Also frustrating was the fact that the plot itself was difficult to get into. This is not a long book, but I found myself taking quite awhile to read it because I wasn't entirely motivated to keep reading. While I do like some of the character explorations as well as the quiet moments that various characters share, the fact that the plot doesn't kick into gear until well past the halfway point was very frustrating.

This is not to say that there wasn't anything I liked in the novel. As I mentioned above, I liked the establishment of tensions between the members of Voyager's crew. Chakotay adapting to his new role is interesting as well, as is Torres and Paris's investigation into their daughter's role as the Kuvah'magh in the library at the Klingon monastery on Boreth. However, the enjoyment of this part of the story is limited because of how little time the novel spends on it. The major revelation of this part of the novel is that the text that they study says that the "Kuvah'magh" is a "Voyager." An interesting revelation, to be sure, but the novel takes forever to get there with little else as a part of this story.

Paris and Torres have what could have been a very interesting subplot if the book didn't spend so little time on it.

The characters are easily the best part of the novel, including Voyager's new counselor, a Huanni named Astall who was a fascinating addition to the crew. Another favorite of mine, brought along from the previous novels, is Voyager's new medical officer, Dr. Jarem Kaz, a joined Trill whose former host was a member of the Maquis. Counselor Astall assists the doctor in facing his past, brought back to the surface due to Voyager's mission to make contact with a Federation colony in the former Cardassian demilitarized zone with which all contact has been lost. Aboard Voyager are members of the colony who left, and their backstory gets explored somewhat as well. Chakotay's sister, Sekaya, serves as a spiritual adviser to the colonists, who don't know whether they will find their loved ones alive or dead when Voyager reaches the colony. As I mentioned above, it's an interesting setup, but with far too little payoff or plot advancement in this first novel.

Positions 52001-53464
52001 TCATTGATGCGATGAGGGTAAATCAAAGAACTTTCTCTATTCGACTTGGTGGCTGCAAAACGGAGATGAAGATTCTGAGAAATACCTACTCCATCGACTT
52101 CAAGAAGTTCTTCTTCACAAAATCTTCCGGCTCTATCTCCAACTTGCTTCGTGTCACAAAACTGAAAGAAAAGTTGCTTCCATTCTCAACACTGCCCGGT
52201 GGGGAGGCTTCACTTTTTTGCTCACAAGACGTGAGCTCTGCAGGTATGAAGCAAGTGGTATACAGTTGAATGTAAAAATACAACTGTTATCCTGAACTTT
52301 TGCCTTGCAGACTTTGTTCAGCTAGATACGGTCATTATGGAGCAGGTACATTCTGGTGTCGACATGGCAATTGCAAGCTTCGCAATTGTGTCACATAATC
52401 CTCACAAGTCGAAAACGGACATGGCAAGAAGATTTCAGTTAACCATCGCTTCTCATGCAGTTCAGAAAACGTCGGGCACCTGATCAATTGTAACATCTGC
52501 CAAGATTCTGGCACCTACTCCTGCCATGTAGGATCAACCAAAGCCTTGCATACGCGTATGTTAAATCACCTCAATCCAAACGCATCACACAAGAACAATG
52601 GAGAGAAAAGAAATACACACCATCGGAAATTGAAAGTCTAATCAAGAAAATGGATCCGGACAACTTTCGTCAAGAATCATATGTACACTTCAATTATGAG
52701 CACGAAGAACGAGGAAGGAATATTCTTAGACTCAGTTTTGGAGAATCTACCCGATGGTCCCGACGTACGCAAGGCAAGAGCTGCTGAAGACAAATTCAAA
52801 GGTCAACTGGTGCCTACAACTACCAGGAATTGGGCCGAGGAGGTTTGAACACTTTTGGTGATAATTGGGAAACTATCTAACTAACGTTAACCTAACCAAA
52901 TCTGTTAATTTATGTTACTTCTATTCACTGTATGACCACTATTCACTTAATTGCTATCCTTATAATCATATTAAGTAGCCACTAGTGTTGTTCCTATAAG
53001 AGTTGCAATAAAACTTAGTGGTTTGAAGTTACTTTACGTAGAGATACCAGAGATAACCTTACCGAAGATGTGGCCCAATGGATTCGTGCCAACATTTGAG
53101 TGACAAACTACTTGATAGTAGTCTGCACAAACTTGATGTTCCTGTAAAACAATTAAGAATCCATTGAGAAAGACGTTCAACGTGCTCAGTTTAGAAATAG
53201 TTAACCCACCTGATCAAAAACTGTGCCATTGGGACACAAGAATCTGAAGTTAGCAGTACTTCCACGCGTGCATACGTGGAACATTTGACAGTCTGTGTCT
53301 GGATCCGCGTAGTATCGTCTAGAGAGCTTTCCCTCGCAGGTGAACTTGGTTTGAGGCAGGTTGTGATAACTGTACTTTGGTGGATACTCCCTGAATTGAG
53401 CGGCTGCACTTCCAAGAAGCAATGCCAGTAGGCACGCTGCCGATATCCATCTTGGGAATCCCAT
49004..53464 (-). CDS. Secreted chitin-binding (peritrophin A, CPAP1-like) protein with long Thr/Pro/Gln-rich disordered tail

Final thoughts:

Although I found myself frustrated with the slow pace of the novel and how everything plot-wise piles up at the very end, I still enjoyed this new look at Voyager. However, there simply isn't enough here to make this a novel that stands up well on its own. Far too much setup with not enough payoff is sort of to be expected for part one of two, but when there is so little plot that nothing really "happens" until past the halfway point, it gets very frustrating to try to get into the story. Hopefully the payoff in book two will be worth it!

More about Old Wounds:

Also by Christie Golden:

My next read:

My next review is for book three of the New Earth miniseries: Rough Trails by L.A. Graf.